3. relate these theoretical groundings to practical questions about representation as they are debated and understood in non-academic settings and communities, and to questions about voices, communities or perspectives that may often go unheard in the academy;
  4. apply what they are learning in the classroom to a range of settings, including in workplaces and through engagement with non-academic perspectives.
  5. students may also have acquired skills necessary for effective team working and for working collaboratively with external organisations and complex non-academic communities.

Teaching details

The unit will normally be taught principally through one two-hour seminar per week, with an emphasis on group work. There will normally be contributions to teaching in the seminars from external participants, e.g. from representatives of local community organisations and professionals from related fields, alongside input from academic tutors. There will be an emphasis in the unit on potential for group work, including with external community partners.

Assessment Details

For this unit, students will complete one written assignment of 2,500 words (100% of the unit mark). This assignment will take the form of one of the three assessments listed below:

  • An academic essay engaging with the theoretical issues prompted by the unit and emphasising ILOs 1-2, but drawing also on knowledge and skills acquired through tasks in the unit designed to facilitate ILOs 3-4 and 5 where applicable.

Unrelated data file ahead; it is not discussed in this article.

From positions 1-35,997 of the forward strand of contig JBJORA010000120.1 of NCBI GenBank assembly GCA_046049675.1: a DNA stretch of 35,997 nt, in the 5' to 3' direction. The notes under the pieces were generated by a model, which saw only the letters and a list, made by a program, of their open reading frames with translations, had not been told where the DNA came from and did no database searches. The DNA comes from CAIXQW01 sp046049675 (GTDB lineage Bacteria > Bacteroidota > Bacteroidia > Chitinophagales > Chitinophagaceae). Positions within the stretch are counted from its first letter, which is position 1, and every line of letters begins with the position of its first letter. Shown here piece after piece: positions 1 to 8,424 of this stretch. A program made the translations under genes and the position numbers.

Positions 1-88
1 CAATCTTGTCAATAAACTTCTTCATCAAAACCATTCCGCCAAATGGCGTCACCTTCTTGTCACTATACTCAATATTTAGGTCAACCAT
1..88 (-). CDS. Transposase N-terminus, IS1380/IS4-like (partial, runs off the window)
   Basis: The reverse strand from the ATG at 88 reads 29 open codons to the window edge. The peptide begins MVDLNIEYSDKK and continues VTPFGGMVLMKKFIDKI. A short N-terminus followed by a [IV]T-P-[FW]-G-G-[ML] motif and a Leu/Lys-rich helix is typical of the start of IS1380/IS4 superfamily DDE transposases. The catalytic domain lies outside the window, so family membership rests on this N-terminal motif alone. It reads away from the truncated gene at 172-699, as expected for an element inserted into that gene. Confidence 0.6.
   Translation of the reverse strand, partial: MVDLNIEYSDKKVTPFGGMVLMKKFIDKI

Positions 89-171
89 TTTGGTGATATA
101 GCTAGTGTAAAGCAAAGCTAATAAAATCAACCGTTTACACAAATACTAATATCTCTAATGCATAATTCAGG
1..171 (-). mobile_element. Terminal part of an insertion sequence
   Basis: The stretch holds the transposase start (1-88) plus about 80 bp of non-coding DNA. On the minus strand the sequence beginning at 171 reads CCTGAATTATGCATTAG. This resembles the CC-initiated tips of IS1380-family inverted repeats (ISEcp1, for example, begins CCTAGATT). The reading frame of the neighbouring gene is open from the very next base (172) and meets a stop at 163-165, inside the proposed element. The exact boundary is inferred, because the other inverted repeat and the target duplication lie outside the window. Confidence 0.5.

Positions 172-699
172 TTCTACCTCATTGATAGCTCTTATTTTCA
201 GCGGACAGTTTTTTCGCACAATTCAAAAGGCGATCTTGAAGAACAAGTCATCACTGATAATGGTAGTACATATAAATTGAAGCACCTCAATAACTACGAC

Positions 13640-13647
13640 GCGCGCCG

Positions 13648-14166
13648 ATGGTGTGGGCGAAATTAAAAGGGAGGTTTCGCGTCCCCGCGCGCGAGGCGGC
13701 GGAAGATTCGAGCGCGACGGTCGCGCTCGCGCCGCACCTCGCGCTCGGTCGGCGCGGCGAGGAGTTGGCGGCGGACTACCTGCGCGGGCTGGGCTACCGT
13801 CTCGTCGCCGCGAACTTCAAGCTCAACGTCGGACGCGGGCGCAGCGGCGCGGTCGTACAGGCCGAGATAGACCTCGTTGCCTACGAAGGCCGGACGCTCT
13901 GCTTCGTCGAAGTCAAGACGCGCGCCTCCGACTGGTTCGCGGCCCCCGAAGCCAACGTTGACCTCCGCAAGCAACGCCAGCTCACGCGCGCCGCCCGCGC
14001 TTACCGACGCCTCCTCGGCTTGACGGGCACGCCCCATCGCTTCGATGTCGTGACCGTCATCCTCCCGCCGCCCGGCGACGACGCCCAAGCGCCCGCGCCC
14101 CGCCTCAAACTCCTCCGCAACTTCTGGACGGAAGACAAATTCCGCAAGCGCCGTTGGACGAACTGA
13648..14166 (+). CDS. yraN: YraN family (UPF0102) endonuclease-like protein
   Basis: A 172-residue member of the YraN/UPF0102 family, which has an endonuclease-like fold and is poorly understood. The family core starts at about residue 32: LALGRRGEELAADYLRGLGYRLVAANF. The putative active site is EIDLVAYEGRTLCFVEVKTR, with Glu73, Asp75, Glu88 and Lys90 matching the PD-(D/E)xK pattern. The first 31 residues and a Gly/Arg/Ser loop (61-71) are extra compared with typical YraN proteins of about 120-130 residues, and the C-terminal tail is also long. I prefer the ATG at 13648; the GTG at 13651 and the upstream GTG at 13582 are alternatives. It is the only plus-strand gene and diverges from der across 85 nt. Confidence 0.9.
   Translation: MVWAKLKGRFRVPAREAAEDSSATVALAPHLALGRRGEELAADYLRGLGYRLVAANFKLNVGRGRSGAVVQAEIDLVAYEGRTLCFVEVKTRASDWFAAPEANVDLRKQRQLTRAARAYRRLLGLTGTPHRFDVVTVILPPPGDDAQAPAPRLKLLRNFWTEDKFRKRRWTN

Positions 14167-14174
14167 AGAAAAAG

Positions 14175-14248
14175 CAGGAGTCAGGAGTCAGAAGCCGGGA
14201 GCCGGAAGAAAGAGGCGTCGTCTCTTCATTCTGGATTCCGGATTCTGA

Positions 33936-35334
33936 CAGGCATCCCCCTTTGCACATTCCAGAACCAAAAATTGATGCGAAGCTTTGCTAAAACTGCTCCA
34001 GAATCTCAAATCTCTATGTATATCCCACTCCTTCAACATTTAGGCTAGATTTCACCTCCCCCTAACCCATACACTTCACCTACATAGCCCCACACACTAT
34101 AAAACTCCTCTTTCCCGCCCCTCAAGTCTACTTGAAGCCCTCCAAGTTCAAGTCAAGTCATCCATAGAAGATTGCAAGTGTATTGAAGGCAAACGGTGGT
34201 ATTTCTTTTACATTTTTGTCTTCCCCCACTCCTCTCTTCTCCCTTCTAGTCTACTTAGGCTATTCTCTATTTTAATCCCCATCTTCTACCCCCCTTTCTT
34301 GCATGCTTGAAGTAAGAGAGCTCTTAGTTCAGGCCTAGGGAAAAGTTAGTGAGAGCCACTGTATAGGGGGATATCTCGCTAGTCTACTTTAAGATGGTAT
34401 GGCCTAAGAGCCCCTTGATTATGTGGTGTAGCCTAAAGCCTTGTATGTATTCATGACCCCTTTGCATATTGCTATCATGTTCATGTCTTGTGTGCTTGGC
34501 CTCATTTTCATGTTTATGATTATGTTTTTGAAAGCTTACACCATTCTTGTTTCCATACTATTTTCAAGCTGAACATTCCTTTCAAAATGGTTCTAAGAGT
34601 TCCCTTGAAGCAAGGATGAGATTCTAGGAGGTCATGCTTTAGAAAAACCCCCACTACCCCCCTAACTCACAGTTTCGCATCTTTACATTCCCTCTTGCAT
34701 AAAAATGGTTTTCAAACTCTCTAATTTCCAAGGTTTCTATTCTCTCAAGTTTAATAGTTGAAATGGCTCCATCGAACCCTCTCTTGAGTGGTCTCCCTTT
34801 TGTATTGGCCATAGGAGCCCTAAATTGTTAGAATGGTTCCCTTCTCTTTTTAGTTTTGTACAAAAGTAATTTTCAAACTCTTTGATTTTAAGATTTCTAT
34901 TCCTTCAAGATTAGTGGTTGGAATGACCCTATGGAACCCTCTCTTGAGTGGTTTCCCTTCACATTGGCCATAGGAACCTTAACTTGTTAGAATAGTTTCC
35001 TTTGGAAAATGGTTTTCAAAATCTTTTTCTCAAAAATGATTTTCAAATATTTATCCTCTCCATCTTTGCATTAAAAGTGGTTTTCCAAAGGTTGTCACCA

• A creative response to the themes of the unit, which may be in the form of a piece of creative writing, photographs, a short film, a piece of music, jewellery or another form to be agreed by the unit tutor (equivalent to 1500 words; emphasising ILOs 1-2, and which is accompanied by a reflective commentary of 1,000 words showing how the work responds to theoretical, practical and ethical questions prompted by the unit thus demonstrating also knowledge and skills acquired through tasks in the unit designed to facilitate ILOs 3, 4 and 5 where applicable.
  • A reflective assignment that maps the cultural contexts of an individual or organisation outside the academy. Students may work in teams to map the cultural contexts of an organisation, but each student should submit a separate assignment, and the teams should assign separate aspects of the task to each individual student. This assignment will emphasise learning outcomes 3-4 and 5 where applicable, but the student should also draw on knowledge and understanding acquired through tasks related to ILOs 1-2.

Reading and References

John Berger, Ways of Seeing (London: Penguin Classics, 2008)

Homi Bhaba, The Location of Culture (London: Routledge, 2004)

Stuart Hall, Cultural Studies 1983 (London and Durham: Duke University Press, 2016)

Bell Hooks, Teaching to Transgress (London: Routledge, 1994)

Bouaventura De Sousa Santos (ed.), Another Knowledge is Possible: Beyond Northern Epistemologies (London: Verso, 2007)